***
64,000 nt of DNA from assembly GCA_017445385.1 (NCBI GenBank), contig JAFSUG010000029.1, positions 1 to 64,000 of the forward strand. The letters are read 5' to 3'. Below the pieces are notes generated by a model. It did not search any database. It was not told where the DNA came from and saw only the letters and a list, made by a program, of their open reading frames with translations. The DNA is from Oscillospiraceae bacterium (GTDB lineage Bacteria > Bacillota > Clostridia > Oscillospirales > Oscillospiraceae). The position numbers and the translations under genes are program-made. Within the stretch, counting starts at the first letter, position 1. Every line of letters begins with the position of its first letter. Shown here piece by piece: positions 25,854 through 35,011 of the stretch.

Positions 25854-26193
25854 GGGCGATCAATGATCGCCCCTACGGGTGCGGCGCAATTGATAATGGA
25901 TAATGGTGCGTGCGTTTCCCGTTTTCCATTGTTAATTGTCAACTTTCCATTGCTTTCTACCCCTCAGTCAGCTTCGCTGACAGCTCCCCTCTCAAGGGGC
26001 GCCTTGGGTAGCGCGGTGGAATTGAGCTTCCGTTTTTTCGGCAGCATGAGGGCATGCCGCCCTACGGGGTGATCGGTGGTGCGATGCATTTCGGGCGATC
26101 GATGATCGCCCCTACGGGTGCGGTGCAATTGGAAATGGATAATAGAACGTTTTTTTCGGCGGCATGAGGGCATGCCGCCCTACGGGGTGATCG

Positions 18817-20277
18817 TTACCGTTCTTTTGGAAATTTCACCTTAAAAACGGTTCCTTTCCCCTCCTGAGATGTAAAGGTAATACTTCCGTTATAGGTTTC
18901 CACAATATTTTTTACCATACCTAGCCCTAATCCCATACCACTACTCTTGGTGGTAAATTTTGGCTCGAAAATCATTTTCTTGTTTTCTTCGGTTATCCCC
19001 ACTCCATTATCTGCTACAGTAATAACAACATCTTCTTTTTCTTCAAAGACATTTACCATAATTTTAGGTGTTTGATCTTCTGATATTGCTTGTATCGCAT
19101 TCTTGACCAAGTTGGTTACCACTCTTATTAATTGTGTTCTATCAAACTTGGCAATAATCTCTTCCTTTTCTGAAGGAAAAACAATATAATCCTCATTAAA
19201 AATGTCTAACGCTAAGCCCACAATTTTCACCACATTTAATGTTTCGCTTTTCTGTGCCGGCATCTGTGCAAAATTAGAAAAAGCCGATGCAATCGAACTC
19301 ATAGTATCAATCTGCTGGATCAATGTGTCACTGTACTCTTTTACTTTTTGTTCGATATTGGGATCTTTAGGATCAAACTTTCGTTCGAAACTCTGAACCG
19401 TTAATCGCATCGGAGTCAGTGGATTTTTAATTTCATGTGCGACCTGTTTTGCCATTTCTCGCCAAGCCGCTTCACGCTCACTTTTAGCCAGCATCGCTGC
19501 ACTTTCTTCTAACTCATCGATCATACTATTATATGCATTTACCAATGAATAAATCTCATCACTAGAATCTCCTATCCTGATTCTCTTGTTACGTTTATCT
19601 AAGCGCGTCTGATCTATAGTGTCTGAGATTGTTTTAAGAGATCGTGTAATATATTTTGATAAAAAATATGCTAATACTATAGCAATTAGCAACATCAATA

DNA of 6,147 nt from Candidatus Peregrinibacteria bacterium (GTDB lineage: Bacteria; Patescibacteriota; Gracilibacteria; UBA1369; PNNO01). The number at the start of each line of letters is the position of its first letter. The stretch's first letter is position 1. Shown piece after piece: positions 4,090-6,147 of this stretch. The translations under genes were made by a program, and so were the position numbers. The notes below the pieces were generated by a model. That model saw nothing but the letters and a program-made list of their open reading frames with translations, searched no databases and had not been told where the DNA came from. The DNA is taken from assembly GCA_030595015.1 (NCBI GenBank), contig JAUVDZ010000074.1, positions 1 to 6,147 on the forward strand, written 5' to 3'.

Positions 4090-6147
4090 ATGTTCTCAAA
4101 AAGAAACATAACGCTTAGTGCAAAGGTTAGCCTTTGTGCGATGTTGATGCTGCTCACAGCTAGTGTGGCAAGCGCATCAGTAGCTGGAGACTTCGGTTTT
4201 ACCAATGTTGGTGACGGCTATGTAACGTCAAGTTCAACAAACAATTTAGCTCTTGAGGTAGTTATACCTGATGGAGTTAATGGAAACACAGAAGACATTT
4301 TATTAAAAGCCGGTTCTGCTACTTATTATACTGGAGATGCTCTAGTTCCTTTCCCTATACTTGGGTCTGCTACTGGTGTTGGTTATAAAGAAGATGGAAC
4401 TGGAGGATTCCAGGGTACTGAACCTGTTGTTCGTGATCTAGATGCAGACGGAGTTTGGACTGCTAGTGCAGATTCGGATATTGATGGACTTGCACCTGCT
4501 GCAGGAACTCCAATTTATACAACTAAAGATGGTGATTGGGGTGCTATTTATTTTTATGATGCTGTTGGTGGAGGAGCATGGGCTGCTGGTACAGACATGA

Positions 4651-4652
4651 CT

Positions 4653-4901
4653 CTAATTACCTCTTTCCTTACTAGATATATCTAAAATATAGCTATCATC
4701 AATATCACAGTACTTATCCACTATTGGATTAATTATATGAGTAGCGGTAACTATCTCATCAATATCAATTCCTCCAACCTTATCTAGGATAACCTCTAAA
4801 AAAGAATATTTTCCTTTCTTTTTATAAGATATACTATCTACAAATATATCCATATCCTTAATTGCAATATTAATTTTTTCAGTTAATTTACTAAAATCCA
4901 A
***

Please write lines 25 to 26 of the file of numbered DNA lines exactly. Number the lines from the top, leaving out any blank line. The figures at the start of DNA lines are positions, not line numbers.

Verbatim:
Positions 4651-4652
4651 CT